have sponge around the intake (if they are
low enough to the substrate), and any place
where a curious Otocinclus might venture
should be covered up. Generally, Otocinclus
are not known for their jumping ability.
They are, however, known to rocket to the
surface to gulp air (similar to Corydoras
behavior). Also, they are known to feed
upside down from the water’s surface.
Low light is their preferred environment,
around one watt per gallon. I’ve even had
some excellent results in tanks that are
below this ratio—I guess it all has to do
with algal growth. I keep some otos in
my high-light tanks as well with similar
(but not spectacular) results. If you have a
high-light tank, something floating on top
to diffuse the light will let you see your
Otocinclus more often.
To Plant or Not to Plant?
This biggest question of anyone
purchasing Otocinclus is whether or not
they should keep them in a planted tank.
The good news is that you can keep them
in a non-planted tank, but the bad news is
that you can pretty much throw any chance
of them breeding out of the window in such
a setup. The key factor for all tanks that
will eventually house Otocinclus is proper
algae growth. For a non-planted tank,
I would wait at least six months before
introducing your Otocinclus, compared to
the three months you should wait with a
Non-planted tanks offer fewer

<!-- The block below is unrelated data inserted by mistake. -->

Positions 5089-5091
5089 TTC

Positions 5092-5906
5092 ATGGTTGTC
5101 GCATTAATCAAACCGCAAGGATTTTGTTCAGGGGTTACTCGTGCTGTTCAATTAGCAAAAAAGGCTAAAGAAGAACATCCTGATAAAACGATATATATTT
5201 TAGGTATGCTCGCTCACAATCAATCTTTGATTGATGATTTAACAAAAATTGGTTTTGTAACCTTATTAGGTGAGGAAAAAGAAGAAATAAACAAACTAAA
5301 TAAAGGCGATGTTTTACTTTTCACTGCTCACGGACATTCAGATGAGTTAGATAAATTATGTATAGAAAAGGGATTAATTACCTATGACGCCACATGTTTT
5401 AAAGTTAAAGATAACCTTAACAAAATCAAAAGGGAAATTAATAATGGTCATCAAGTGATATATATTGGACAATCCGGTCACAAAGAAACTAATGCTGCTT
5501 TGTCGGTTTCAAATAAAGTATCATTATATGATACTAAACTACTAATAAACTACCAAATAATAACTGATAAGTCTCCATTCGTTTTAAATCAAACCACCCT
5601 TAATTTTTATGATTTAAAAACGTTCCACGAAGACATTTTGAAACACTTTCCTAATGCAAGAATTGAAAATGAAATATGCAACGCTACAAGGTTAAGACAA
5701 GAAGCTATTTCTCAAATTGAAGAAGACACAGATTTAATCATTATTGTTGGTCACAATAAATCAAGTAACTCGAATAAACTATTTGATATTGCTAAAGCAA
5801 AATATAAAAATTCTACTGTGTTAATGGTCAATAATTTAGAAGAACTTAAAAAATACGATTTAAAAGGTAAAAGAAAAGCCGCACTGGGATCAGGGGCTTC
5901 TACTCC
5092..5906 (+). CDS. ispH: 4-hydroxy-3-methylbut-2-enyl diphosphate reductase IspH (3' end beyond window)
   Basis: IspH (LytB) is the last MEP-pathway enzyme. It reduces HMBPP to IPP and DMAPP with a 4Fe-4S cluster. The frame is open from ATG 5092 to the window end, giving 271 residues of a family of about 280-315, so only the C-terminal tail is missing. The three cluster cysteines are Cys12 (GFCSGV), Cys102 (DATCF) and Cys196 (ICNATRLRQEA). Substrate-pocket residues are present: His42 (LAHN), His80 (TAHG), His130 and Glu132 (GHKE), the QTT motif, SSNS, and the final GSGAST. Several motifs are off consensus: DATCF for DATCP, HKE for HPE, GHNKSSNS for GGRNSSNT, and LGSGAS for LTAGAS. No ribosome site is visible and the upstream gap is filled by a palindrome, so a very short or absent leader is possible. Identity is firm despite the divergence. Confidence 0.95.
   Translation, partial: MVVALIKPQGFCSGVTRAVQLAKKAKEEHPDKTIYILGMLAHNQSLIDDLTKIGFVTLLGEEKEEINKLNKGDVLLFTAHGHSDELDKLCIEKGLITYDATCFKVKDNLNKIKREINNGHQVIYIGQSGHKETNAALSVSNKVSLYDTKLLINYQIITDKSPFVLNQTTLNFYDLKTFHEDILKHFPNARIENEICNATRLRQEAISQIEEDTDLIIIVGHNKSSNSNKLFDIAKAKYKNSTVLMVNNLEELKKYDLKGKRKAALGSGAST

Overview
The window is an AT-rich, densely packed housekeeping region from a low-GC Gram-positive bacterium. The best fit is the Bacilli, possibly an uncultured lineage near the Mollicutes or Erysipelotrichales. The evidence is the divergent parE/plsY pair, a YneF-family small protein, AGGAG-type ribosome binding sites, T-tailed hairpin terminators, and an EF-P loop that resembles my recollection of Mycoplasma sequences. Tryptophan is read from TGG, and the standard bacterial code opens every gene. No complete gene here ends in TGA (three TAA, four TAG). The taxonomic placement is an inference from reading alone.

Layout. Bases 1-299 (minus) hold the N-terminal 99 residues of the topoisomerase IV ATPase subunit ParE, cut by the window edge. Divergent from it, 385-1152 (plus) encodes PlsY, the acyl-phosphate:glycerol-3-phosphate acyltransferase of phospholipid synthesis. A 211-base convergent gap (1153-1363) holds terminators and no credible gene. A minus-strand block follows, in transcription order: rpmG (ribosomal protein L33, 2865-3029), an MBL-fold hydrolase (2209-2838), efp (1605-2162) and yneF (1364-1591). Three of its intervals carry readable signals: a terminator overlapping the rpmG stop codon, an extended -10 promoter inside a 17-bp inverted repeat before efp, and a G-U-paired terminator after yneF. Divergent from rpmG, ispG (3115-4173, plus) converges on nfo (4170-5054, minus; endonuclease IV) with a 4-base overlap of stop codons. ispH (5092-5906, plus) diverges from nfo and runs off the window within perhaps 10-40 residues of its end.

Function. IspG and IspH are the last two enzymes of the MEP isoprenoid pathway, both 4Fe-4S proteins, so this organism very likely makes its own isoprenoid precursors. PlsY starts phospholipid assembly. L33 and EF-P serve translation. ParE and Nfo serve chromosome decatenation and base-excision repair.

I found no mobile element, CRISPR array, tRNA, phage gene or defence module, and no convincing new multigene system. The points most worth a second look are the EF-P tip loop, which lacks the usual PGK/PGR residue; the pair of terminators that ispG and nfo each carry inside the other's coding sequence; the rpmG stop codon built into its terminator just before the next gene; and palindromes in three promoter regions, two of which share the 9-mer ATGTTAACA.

challenges, but they require a bit more
attention to the needs of Otocinclus.
Supplemental feedings should be more
frequent in a non-planted tank—you can
use nori, boiled romaine lettuce, canned
or frozen peas, or green beans.
Since I’m a planted-tank nut, I always
have my Otocinclus in my planted tanks,
where they are happy enough to reproduce
for me. This is what keeps these guys the
happiest. But not everyone is a planted-tank person. With a little more care, an
unplanted tank is fine for otos. In the end,
they are great little janitors, no matter what
type of tank they are in.
Although it’s a bit tricky, it is possible to
get otos to produce fry. Once the Otocinclus
start producing eggs, you’ll have a good
supply of home-bred fish for a long time
Unlike most fish that we breed, Otocinclus
require tanks that are densely planted (think
jungle), soft acidic water, a mature growth
of soft algae, and crystal-clear water.
I usually use a 20-gallon or larger to
breed them in, since you need to have